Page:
Jay Z’s statements were made prior to the news of MCHG’s robust sales figures. Still, there’s something refreshing about a self-proclaimed “business man” who is passionate about the quality of the fan experience and not just the bottom line. Which is part of what marketing is meant to do — speak to the customer and their experience of the product and/or brand while also driving sales. Despite myriad professional achievements, Hov continues to approach his work with the same relentless tenacity that catapulted him from obscurity, to his indisputable status now as a music heavyweight and mogul extraordinaire. From both a business and life perspective, there is a tremendous lesson for all of us in that.
Karen J. Francis is a freelance writer and media attorney living in New York City. Please follow her on Twitter @karebelle.
Back in November of 2012, word got out that there was some sort of beef brewing between Jay-Z and Robert De Niro. The way the story was being told, Robert confronted Jay at Leonardo DiCaprio’s star studded birthday bash after Jay repeatedly dodged his phone calls. What does Robert De Niro want with Jay-Z, you ask? Well, according to reports the pair are actually neighbors in the name of Tribeca and had previously discussed Jay doing a song for this year’s Tribeca Film Festival, but Jay “got busy” and started ducking De Niro’s phone calls.
Eight months later, during his recent interview with Power 105.1’s the Breakfast Club, Jay finally shared his side of the story. Well, sort of. While he didn’t actually disclose details of the agreement he made with De Niro or even if there was ever actually an agreement at all, he made it clear that he’s not too fond of the legendary actor.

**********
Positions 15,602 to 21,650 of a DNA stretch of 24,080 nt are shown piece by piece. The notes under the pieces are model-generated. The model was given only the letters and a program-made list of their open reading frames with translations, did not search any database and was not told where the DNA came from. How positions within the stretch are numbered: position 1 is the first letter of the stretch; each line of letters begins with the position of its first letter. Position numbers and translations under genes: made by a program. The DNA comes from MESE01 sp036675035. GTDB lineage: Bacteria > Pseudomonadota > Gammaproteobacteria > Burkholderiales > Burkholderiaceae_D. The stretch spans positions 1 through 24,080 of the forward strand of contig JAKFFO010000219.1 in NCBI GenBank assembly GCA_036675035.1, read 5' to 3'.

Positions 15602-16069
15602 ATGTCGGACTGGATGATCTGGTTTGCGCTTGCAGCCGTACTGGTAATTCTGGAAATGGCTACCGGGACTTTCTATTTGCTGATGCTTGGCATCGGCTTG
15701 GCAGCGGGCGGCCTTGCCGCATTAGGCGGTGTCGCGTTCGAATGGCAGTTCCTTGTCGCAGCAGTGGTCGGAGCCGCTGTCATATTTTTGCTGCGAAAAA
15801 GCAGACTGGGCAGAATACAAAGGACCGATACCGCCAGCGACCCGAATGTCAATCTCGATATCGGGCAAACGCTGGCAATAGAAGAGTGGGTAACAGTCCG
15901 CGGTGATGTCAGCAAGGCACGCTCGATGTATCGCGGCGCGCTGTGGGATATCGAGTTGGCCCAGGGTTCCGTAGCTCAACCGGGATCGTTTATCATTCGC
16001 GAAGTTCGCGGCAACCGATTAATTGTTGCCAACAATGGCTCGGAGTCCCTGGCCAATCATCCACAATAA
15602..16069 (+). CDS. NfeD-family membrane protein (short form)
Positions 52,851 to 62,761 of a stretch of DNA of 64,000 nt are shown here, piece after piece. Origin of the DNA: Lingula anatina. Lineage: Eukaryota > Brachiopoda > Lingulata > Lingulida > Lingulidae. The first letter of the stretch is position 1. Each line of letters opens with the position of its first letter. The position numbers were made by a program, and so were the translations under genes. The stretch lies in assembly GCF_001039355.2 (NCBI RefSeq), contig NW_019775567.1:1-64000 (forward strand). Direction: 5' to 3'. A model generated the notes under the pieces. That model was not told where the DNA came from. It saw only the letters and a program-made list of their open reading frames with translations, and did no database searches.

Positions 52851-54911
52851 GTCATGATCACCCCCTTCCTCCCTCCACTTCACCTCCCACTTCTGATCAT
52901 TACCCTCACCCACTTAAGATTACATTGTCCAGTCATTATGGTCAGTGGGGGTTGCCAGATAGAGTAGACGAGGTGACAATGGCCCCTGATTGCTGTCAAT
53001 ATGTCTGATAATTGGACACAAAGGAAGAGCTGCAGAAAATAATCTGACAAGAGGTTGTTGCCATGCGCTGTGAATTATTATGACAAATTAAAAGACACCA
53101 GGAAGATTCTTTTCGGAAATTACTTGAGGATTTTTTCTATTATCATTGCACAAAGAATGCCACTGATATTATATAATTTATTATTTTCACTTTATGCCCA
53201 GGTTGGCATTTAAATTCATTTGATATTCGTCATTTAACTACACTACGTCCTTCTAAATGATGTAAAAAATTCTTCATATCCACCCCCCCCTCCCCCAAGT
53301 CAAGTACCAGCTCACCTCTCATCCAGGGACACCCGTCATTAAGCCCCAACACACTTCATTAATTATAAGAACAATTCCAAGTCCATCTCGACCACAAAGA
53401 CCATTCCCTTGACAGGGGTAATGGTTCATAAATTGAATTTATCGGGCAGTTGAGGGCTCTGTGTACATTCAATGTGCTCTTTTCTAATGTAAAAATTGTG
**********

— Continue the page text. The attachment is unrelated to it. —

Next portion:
When the hosts jokingly asked if he returned De Niro’s calls yet, Jay nonchalantly responded:
“Nah, no I haven’t.”
When Angela Yee asked how he could duck a celebrity as big as De Niro, he responded:
“I treat people based on who they are. You know, who they really are… not the name, not Robert De Niro. I just look at who you are as a person. [Celebrity status] doesn’t matter. It doesn’t matter who you are, everyone has to be respectful and everyone has to be a human being. We’re all human beings and we all have to be respectful to one another. That’s just the end of it and that’s how I carry it… with anybody.”
In other Jay-Z news, as a way to promote his latest studio album, Magna Carta Holy Grail, Jay performed a song off of the project titled, “Picasso Baby,” at the Pace Gallery in New York City for six hours straight in front of a few lucky fans. The performance also included cameos from artist Marina Abramovic and Taraji P. Henson. According to The Jasmine Brand, footage from the event will be used in the song’s music video.
Check out footage from Jay’s interview with Power 105.1 below. Flip the switch for footage from his 6-hour performance.
People love to add slashes to their titles, conveying they are double and triple threats. Nowadays it can get a little gratuitous, reflecting ego more than experience. That’s not the case with Eunice Kindred. She’s a true renaissance woman bringing her love for art, music, and dance into her creative expression. She’s an artist, a DJ, a choreographer, and a dance instructor, on top of holding down a full-time position as an art director for a major advertising agency in New York City.